. That sort of thing. Of course, the game still serves up a feast of unique gameplay experiences, not always tied to direct combat or puzzle-solving. You’ll often find yourself escaping in small vehicle sections of the game (including a pretty fun Pod Racer moment), while more grande gameplay gestures come in the form of tower defence or tried, tested and loved X-wing trench runs, among others. None of these is incredibly deep, and sit more as fan-service than anything. But they’re fun distractions on the whole and keep what could otherwise have been a laborious affair, somewhat interesting.
We got a bit lambasted for decrying the simple challenge of Nintendo
’s recent Kirby
title, Kirby and the Forgotten Land
, but we’re gonna take a similar stance here which is to say the overall experience of the game rests far too much on the side of zero challenge. And, like, the “it’s for kids argument” can’t stand given how many grown-up Star Wars and LEGO fans there are out in the world, and before we get piled on again, maybe the solution would be to at least offer up a “Hardcore (or Jedi Master) Mode” for those of us wanting to use the game’s admittedly cool systems (some Force powers feel lifted straight out of The Force Unleashed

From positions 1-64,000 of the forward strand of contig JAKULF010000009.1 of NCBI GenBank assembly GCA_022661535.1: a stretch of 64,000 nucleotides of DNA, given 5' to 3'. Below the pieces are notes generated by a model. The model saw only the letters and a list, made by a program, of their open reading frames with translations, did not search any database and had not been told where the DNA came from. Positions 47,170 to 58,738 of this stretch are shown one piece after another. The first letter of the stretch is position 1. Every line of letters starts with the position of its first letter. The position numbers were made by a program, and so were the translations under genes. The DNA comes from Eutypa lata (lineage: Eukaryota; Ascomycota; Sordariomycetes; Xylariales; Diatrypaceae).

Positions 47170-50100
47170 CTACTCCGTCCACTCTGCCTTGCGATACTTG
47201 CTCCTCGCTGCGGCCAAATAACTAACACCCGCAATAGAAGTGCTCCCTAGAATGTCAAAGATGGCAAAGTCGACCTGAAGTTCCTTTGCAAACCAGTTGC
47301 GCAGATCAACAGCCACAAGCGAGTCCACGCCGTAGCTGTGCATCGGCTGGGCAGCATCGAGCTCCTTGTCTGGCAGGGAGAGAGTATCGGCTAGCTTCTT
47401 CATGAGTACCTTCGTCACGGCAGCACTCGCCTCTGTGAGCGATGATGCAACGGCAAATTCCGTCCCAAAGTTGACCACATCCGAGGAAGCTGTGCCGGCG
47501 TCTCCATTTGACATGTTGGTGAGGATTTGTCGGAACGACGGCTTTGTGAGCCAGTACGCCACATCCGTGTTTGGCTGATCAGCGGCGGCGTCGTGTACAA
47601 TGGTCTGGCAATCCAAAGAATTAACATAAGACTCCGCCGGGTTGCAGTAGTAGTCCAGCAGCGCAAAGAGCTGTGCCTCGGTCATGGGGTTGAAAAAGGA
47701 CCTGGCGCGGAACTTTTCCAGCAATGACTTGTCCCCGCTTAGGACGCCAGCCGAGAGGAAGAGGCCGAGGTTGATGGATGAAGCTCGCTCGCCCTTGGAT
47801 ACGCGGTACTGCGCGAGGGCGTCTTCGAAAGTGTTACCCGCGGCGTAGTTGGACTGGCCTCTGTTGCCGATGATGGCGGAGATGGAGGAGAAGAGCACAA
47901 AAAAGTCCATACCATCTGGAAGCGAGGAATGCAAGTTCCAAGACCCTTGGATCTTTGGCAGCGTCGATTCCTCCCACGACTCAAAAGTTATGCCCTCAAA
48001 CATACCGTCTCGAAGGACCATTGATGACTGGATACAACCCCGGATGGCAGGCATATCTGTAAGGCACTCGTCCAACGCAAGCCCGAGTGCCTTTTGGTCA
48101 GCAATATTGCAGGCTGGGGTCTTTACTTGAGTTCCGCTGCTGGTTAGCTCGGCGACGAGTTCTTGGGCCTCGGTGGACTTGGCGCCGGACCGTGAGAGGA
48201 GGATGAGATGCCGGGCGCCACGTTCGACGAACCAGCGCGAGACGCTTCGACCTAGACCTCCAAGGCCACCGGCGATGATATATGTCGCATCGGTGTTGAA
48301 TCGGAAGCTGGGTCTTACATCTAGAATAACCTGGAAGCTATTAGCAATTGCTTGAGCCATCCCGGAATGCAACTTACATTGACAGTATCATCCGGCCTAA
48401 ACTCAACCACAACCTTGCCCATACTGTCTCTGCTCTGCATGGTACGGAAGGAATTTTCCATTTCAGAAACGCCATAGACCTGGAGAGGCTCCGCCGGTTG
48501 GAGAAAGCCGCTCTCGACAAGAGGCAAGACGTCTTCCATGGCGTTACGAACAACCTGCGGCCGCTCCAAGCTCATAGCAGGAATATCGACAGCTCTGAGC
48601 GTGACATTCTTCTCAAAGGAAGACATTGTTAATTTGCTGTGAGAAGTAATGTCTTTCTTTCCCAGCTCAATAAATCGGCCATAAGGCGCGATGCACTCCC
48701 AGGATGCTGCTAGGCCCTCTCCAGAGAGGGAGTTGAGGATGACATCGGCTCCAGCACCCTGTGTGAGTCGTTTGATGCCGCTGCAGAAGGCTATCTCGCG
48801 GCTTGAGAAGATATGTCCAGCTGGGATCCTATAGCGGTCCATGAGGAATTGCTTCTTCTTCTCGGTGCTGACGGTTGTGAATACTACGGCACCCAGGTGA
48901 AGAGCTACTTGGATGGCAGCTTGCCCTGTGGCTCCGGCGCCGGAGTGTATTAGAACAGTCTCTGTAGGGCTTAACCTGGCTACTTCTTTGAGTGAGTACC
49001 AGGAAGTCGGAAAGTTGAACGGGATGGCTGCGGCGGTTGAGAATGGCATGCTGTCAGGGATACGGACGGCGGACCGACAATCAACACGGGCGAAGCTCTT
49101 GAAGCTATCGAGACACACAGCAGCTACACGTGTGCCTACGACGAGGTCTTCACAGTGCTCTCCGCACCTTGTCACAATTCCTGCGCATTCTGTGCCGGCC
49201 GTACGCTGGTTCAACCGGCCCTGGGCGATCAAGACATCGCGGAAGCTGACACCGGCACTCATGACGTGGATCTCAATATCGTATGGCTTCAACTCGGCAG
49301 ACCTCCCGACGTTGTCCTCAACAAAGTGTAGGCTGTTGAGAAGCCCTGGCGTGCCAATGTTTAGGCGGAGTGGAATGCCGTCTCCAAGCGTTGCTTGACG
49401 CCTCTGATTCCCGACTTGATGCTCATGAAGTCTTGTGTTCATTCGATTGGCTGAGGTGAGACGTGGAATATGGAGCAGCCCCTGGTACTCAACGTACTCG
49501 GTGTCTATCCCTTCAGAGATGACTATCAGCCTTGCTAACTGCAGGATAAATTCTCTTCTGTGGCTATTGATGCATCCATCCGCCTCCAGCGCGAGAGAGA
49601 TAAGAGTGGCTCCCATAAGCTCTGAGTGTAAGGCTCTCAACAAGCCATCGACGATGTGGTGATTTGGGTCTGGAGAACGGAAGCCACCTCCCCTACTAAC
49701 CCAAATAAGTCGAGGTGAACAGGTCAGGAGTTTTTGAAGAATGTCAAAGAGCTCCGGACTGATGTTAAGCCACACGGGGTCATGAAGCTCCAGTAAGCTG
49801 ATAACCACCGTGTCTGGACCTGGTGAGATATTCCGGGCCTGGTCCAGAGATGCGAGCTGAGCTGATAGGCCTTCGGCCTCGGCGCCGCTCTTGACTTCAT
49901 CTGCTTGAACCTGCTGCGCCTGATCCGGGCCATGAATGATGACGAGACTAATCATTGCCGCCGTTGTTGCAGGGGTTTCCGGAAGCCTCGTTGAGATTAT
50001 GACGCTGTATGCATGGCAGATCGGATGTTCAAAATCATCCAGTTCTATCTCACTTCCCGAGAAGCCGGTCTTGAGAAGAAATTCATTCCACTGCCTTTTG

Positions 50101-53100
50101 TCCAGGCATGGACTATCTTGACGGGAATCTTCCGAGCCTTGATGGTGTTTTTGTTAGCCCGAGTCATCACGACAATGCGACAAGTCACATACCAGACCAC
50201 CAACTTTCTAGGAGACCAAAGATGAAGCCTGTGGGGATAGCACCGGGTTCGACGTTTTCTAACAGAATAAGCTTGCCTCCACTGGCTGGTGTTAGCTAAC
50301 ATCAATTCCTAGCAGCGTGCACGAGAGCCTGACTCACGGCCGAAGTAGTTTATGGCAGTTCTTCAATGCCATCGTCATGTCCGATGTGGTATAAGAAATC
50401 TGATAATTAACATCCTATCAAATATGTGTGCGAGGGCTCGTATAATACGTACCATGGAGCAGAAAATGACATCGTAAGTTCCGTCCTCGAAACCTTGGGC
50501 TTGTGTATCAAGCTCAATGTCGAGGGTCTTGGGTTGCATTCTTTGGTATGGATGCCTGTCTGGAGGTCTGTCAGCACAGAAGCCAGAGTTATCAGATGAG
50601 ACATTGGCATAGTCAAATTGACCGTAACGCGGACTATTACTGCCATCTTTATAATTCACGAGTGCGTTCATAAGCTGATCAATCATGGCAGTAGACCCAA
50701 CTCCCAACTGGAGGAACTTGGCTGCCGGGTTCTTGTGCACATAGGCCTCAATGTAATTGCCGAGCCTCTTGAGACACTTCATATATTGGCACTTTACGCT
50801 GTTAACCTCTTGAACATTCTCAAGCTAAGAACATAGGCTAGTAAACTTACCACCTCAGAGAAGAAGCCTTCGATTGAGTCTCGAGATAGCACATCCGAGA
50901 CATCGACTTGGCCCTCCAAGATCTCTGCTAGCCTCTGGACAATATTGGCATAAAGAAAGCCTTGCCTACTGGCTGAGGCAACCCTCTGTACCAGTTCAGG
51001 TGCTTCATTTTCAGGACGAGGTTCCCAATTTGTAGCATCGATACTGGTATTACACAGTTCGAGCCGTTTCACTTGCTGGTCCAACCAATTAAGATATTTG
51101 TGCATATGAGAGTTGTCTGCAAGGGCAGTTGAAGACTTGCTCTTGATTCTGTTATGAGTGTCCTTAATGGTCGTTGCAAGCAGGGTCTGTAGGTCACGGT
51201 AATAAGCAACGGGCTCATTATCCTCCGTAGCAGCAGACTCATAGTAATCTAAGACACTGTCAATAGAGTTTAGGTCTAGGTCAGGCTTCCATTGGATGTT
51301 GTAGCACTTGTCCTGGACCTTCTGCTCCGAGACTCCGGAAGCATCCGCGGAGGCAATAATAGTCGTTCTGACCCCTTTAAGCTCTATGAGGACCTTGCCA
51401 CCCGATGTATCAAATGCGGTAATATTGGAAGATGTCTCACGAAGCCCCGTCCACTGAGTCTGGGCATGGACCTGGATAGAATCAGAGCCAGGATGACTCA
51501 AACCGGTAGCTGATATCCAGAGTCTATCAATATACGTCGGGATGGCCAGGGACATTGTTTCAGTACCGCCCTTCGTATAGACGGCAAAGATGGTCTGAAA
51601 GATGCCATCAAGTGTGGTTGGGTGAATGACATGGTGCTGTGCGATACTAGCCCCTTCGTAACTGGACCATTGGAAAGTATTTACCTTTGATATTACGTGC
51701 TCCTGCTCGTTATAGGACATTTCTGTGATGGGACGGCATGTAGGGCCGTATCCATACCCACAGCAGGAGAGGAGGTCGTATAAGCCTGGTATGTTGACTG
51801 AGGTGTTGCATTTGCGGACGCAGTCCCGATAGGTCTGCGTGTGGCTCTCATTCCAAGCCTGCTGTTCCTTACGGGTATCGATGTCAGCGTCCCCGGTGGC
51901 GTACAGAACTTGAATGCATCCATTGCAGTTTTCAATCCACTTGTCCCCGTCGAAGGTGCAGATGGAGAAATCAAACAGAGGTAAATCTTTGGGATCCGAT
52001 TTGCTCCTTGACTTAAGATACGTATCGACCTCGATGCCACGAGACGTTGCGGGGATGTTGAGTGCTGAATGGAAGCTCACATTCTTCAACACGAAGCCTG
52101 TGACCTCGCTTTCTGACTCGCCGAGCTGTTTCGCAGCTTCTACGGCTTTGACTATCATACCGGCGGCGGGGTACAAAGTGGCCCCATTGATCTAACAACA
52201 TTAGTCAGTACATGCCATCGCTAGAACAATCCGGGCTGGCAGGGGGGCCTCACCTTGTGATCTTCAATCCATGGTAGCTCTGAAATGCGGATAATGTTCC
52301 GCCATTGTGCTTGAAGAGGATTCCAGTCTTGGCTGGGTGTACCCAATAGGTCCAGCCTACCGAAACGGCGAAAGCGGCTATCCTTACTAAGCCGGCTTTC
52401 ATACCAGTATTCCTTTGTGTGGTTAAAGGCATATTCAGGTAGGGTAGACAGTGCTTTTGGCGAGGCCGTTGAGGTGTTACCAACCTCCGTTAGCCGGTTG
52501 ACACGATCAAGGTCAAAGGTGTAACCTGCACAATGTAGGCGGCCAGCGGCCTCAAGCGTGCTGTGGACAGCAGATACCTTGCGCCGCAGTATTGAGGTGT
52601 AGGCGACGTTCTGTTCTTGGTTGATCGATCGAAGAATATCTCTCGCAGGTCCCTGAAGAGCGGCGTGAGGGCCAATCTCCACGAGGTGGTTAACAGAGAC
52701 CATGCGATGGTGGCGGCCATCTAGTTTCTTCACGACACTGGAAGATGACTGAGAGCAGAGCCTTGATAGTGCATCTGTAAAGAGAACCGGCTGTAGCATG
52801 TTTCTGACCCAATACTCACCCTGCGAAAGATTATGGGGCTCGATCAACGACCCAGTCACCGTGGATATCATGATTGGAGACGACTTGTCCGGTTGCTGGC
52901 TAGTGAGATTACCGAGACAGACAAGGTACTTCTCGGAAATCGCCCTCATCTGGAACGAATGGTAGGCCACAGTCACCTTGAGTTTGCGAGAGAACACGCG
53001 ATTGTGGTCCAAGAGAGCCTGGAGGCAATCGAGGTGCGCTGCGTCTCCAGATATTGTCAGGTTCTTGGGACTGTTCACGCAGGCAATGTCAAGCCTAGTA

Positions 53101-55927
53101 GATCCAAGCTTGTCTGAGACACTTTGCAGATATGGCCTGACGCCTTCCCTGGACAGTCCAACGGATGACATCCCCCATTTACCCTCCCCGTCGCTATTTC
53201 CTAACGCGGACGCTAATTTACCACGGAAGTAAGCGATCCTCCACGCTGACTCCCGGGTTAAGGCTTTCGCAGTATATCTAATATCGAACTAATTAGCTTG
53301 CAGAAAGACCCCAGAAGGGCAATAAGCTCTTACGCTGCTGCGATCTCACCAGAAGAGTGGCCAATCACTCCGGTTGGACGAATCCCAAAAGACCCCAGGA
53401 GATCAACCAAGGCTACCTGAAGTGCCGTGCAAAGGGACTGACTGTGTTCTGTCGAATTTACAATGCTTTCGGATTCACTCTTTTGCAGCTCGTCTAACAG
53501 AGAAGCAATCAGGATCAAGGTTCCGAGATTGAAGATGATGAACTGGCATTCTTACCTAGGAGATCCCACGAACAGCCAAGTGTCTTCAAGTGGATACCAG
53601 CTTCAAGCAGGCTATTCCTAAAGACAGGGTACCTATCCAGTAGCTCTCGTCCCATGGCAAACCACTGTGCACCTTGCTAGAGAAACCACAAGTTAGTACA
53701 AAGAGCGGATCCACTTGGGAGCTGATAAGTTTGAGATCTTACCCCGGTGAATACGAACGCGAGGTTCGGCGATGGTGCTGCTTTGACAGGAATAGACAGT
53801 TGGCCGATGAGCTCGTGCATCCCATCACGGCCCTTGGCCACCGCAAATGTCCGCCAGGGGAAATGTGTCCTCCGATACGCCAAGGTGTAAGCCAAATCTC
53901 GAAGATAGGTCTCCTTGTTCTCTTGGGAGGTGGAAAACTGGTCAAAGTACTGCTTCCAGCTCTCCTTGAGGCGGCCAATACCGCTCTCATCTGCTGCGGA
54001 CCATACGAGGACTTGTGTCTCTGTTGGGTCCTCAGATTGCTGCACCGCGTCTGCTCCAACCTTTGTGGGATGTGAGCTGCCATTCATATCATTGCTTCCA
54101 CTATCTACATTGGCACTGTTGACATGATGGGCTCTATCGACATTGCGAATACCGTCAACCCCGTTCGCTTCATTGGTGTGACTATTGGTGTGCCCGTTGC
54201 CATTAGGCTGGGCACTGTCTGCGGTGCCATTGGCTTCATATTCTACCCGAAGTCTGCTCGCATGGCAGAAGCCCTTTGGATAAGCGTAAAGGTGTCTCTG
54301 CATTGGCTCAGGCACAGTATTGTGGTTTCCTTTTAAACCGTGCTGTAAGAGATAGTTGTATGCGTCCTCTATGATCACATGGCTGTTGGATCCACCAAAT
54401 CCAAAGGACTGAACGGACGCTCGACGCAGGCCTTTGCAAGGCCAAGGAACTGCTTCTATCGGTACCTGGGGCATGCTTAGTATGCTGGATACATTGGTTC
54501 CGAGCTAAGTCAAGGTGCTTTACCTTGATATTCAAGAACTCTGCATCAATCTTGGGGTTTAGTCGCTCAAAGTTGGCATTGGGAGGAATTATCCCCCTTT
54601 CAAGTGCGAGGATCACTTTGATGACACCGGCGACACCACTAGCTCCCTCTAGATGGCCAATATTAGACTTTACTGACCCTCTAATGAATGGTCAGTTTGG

, in the best possible way) to live a LEGO Star Wars Jedi Knight
And what this leaves us with is a game more than willing to service fans, poke fun at the IP upon which it’s based and deliver starship loads of content for. It’s just very easy and bite-sized in the grand scheme of it all. None of the cool ideas are ever fully fleshed out and it tends to feel one-note after a while. I get it if you’re a crazed brick collector, as that’s what these games are designed around, but as a gaming experience outside of co-op, I found it, as Vader
would say: “all too easy”.